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UnManaged Ethernet Switch UnManaged Ethernet Switch UnManaged Ethernet Switch UnManaged Ethernet Switch UnManaged Ethernet Switch UnManaged Ethernet Switch

UnManaged Ethernet Switch

7000 INR/Unit

Product Details:

  • Product Type Unmanaged Switch
  • Usage Industrial
  • Material Plastic / Metal
  • Power Supply 24VDC / 230VAC
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UnManaged Ethernet Switch Price And Quantity

  • 1 Unit
  • 7000 INR/Unit

UnManaged Ethernet Switch Product Specifications

  • Industrial
  • Unmanaged Switch
  • Plastic / Metal
  • 24VDC / 230VAC

UnManaged Ethernet Switch Trade Information

  • 300 Unit Per Month
  • 3 Week
  • Yes
  • All India

Product Description

An Ethernet switch is a networking device that operates at the data link layer (Layer 2) of the OSI (Open Systems Interconnection) model. Its primary function is to forward Ethernet frames between devices within a local area network (LAN). Unlike a hub, which simply broadcasts data to all connected devices, a switch intelligently directs data only to the specific device it is intended for. This makes switches more efficient and capable of providing higher performance in network communications.

Here are key features and aspects of Ethernet switches:


1. Switching Technology: Ethernet switches use switching technology to forward data. There are primarily two types of switching methods:

  • Store-and-Forward: The switch receives the entire frame before forwarding it. This method allows the switch to perform error checking before transmitting the frame.
  • Cut-Through (or Fast Forward): The switch begins forwarding the frame as soon as it determines the destination. While this method reduces latency, it does not perform error checking on the entire frame.

2. MAC Address Table: Ethernet switches maintain a MAC address table that associates MAC addresses with the corresponding switch ports. This table is crucial for the switch to make forwarding decisions and avoid unnecessary broadcast traffic.

3. Unicast, Broadcast, and Multicast Traffic: Switches forward unicast traffic directly to the intended device, reducing unnecessary traffic on the network. Broadcast and multicast traffic, on the other hand, are forwarded to all connected devices.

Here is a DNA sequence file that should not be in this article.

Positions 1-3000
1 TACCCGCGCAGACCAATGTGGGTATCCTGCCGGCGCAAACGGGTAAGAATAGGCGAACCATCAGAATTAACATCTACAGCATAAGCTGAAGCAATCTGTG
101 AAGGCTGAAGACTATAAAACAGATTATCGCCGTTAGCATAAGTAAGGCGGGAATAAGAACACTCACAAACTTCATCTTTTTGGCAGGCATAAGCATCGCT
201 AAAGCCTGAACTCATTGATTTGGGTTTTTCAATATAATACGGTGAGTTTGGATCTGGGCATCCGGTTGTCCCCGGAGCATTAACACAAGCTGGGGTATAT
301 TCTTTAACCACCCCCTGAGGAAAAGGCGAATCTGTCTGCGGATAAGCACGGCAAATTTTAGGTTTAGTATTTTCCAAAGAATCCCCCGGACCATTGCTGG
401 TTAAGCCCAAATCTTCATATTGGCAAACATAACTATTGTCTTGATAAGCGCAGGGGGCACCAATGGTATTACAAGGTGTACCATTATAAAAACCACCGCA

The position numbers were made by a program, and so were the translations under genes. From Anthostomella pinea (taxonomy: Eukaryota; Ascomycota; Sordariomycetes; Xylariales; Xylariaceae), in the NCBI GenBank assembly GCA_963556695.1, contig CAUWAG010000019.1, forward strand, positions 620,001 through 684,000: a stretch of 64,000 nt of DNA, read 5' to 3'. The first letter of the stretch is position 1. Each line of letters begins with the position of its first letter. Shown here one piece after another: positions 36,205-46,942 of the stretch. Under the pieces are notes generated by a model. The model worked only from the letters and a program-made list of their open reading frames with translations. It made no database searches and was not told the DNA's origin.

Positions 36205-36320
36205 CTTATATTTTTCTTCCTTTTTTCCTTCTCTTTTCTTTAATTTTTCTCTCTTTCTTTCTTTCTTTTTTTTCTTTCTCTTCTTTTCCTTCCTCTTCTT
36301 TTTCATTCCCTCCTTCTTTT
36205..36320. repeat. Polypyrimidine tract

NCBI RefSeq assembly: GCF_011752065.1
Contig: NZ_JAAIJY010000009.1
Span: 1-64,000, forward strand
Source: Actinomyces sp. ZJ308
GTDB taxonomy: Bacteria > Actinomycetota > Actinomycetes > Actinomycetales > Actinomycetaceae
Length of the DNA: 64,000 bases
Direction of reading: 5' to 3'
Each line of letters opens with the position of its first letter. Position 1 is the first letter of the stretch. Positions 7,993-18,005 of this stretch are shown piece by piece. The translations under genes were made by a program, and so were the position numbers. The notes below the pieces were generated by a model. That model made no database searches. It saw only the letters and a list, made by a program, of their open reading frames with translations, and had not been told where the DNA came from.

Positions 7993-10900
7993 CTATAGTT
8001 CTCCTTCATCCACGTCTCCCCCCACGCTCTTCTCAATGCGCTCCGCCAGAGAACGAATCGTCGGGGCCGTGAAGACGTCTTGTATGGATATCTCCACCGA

4. Port Speeds: Ethernet switches support various port speeds, including 10/100/1000 Mbps (Gigabit Ethernet) and even 10 Gbps or higher for more advanced switches. Auto-negotiation allows devices to automatically determine and configure the best speed.

5. Managed vs. Unmanaged Switches:

  • Unmanaged Switches: These are plug-and-play devices without user-configurable settings. They are suitable for basic connectivity needs in small networks.
  • Managed Switches: These provide features like VLAN support, Quality of Service (QoS), and configuration options for network optimization. Managed switches are suitable for larger and more complex networks.

6. VLAN Support: Virtual LANs (VLANs) allow the segmentation of a network into logically isolated broadcast domains. Managed switches often support VLANs, enhancing network security and performance.

7. Power over Ethernet (PoE): Some switches offer PoE functionality, which enables them to provide power to connected devices such as IP cameras, VoIP phones, or wireless access points through the Ethernet cable.

8. Redundancy and Link Aggregation: Higher-end switches may support features like link aggregation (to combine multiple physical links into a single logical link) and redundancy protocols like Rapid Spanning Tree Protocol (RSTP) for network resilience.

Ethernet switches are fundamental building blocks of modern computer networks, facilitating efficient and reliable communication between devices within a local network. The choice between managed and unmanaged switches depends on the specific requirements of the network and the level of control and customization needed.
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